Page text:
Cereal Chem. 73 (1):69-74 |
Cholesterol-Lowering by Rice Bran and Rice Bran Oil Unsaponifiable Matter in Hamsters.
T. S. Kahlon (1), F. I. Chow (1), M. M. Chiu (1), C. A. Hudson (1), and R. N. Sayre (1). (1) Western Regional Research Center USDA, Agricultural Research Service, 800 Buchanan Street, Albany, CA 94710. Phone: 510/559-5665, Fax: 510/559-5777. The mention of firm names or trade products does not imply that they are endorsed or recommended by the U.S. Department of Agriculture over other firms or similar products not mentioned. Accepted October 23, 1995. This article is in the public domain and not copyrightable. It may be freely reprinted with customary crediting of the source. American Association of Cereal Chemists, Inc., 1996.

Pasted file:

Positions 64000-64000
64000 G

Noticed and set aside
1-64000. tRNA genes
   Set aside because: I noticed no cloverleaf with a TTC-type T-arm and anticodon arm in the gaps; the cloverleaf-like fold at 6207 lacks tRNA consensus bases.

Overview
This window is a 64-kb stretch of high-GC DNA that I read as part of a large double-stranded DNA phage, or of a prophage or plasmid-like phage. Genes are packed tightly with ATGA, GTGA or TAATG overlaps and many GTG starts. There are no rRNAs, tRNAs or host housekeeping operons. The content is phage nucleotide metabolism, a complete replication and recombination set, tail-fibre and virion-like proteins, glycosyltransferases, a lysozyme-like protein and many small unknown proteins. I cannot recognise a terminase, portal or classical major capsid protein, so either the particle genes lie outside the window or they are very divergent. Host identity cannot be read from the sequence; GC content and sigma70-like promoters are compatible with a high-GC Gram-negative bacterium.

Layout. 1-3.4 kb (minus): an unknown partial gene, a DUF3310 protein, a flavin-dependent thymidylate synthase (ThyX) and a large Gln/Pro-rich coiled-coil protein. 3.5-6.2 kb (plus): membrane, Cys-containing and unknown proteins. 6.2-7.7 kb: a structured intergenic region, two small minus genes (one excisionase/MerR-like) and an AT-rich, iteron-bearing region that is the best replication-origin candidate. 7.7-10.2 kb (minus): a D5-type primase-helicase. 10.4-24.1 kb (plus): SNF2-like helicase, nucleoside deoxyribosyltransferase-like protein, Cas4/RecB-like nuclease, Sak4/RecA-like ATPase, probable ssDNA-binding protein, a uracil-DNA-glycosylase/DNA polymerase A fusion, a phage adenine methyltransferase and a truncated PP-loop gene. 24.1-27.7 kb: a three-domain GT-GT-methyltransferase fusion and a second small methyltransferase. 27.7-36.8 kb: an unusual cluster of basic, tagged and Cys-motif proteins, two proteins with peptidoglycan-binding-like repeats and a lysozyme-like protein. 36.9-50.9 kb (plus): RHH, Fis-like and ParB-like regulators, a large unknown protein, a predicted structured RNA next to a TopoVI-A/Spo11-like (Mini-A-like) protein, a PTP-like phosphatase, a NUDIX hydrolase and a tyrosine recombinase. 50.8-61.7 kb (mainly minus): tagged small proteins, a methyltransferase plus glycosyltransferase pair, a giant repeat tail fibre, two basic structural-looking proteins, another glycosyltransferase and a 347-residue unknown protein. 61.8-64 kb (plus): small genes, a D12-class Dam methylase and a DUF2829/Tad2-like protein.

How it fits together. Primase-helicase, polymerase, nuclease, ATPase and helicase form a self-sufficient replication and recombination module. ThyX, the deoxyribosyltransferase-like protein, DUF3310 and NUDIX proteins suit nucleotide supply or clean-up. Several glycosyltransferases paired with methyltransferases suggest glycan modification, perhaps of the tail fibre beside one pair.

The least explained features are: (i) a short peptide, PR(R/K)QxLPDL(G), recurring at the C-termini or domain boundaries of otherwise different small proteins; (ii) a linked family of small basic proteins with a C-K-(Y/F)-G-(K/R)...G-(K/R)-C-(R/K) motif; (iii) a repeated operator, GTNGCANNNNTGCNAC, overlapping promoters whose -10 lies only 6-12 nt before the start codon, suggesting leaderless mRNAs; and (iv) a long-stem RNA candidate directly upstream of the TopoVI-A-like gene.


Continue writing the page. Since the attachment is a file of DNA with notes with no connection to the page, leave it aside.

Unsaponfiable matter (U) was prepared from both raw and extrusion stabilized (130°C) rice bran and tested for cholesterol-lowering activity in hamsters by addition to diets containing cellulose, raw rice bran, or stabilized rice bran at either the level found in the rice bran diet (0.4%, 1X) or twice that level (2X). All diets contained 0.3% cholesterol, 10% total dietary fiber, 10.1% fat, and 3% N (same plant-to-animal N ratio). After 21 days, plasma cholesterol was significantly reduced by rice bran diets containing added U compared to the cellulose control diet, while the high density lipoprotein cholesterol-to-low density lipoprotein cholesterol ratio remained unchanged in all treatment groups. Liver cholesterol was significantly reduced by all rice bran-containing diets and with cellulose diets containing 2X added U when compared to the control diet. Rice bran diets plus added U resulted in cholesterol values lower than cellulose diets containing the same level of U. Stabilization of rice bran did not appear to affect the plasma and liver cholesterol responses to the unsaponifiable matter prepared from the extracted oil. There appears to be a dose response to rice bran unsaponifiable matter in plasma and liver cholesterol reductions. After 2 weeks, fecal fat and neutral sterol excretion were significantly greater with all treatment diets compared to the control diet. Fecal fat was negatively correlated with liver as well as plasma cholesterol (r = 0.97, P <= 0.0001 and 0.91, P <= 0.0006, respectively). Under the conditions of this study, cholesterol-lowering activity of rice bran is present in its unsaponifiable matter in addition to other components. Increased fecal excretion of fat and neutral sterols appears to be a possible mechanism for cholesterol-lowering by rice bran.